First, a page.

I am not big on traditional holidays, opting instead to make up new traditions and reasons to celebrate. In the past few months I’ve celebrated a tomato festival, as well as a fava party, and made the case for cabbage. Part of the reason I enjoy these celebrations is because they highlight common ingredients that are often overlooked. They are also free of religious connotation, which to me is important as I’m often celebrating with a chosen family of friends that is made up of people of all backgrounds. (As an immigrant to New York City, I have spent years cultivating a family here. My actual family is scattered all over the world – from our hometown of Cairo to Istanbul, Paris and beyond.) One of the beautiful things about having a diverse, blended family is that you can borrow traditions from each other. 

The potatoes are peeled while they are still warm
The potatoes are peeled while they are still warm © Adrianna Glaviano
Cutting and shaping the gnocchi
Cutting and shaping the gnocchi © Adrianna Glaviano

My partner Ignacio, who is from Uruguay, shared with me the story behind Dia de Ñoquis – the Day of Gnocchi. Families in Uruguay, Argentina and beyond gather together on the 29th of each month to make gnocchi together. The tradition arrived with Italian immigrants in the 19th century, and is believed to fall on the 29th as it’s just before payday, when money was tight and there wasn’t much left beyond potatoes and flour.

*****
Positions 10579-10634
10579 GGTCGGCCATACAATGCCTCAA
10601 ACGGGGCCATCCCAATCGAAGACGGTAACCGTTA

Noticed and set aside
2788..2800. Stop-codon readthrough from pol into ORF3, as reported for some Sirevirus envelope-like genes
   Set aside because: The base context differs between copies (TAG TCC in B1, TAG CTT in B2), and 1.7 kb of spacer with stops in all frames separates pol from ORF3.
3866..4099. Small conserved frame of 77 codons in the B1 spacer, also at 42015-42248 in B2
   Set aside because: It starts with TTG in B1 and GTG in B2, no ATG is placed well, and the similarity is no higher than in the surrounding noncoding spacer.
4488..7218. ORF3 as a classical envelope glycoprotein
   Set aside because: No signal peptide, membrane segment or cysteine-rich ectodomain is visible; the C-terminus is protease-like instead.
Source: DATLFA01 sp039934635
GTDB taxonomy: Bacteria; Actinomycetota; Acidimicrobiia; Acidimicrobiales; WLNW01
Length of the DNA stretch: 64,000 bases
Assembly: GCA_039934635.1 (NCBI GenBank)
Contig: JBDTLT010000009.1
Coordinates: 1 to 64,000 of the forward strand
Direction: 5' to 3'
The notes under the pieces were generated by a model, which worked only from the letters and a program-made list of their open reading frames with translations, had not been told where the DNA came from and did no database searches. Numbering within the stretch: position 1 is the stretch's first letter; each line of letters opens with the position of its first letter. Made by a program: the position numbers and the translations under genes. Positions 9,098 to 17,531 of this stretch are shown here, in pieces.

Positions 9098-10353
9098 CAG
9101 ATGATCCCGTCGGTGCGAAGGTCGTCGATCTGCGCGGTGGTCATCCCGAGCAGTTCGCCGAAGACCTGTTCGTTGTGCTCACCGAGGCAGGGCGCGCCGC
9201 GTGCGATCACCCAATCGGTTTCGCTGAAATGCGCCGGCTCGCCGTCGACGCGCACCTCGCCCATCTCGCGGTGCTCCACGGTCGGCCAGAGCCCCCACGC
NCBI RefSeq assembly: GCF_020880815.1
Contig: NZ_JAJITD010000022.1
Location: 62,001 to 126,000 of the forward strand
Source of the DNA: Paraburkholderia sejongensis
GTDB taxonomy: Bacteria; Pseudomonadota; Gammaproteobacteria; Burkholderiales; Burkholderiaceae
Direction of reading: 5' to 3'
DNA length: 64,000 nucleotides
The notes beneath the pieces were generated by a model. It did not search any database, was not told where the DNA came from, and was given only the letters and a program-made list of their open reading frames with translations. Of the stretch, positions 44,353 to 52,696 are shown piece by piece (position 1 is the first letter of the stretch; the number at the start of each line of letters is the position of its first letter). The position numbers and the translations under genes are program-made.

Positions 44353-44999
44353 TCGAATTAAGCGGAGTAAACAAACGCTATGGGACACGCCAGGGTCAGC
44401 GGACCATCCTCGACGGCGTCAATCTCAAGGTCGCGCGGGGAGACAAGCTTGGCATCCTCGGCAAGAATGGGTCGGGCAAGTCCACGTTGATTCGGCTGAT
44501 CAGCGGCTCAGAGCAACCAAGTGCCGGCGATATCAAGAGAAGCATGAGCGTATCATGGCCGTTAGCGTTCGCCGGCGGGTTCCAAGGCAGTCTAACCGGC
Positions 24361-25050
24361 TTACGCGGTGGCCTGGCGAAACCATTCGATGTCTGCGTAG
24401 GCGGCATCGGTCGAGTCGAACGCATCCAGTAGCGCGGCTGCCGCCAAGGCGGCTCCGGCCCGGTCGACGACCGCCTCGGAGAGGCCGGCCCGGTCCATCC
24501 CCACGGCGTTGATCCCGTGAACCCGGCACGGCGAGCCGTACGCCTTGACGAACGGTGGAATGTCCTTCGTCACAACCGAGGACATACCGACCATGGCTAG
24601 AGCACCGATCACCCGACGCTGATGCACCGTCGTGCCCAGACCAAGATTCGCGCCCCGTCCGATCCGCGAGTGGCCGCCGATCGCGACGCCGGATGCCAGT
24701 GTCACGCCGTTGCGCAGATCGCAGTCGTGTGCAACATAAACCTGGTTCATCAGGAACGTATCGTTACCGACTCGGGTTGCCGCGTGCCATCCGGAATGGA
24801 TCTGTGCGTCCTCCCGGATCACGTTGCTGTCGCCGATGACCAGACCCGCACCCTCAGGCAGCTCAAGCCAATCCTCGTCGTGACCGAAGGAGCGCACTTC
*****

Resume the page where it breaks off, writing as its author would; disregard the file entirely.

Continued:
Gnocchi is one of those dishes that is greater than the sum of its parts. The dumpling itself is made of just potatoes, flour and eggs, but when combined they create a fluffy little pillow that, to me, feels like a hug in food form. For a recent Sunday afternoon with friends, I decided to call our friend Bruno Braselli, who once made me a plate of gnocchi I’ve thought about after every other plate of gnocchi I’ve ever had. Often when I eat something I really enjoy, it leaves a little impression in my mind that I revisit for years after. This is a blessing and a curse. A blessing because I think it makes you a better cook to have that kind of memory; and a curse because it makes you set your bar quite high. Bruno is an esteemed chef, and agreed to come show me how his family has made gnocchi for many generations.

Friends and family at the Dia de Ñoquis feast
Friends and family at the Dia de Ñoquis feast © Adrianna Glaviano
Gohar and Braselli cut the dumplings
Gohar and Braselli cut the dumplings © Adrianna Glaviano

The type of potato is important. Go for a large, firm potato that is fluffy not waxy. Also, old potatoes are superior as they have less water, which you want to avoid. Most recipes I’ve seen call for the potatoes to be boiled, but Bruno advises baking them, which makes sense as it dries them out slightly. It’s also important to work fast while the potato is still hot, and not overwork the dough or knead it too much. This is where having many hands helps. 

The Dia de Ñoquis feast
The Dia de Ñoquis feast © Adrianna Glaviano
The gnocchi with tocco, a meat-based sauce
The gnocchi with tocco, a meat-based sauce © Adrianna Glaviano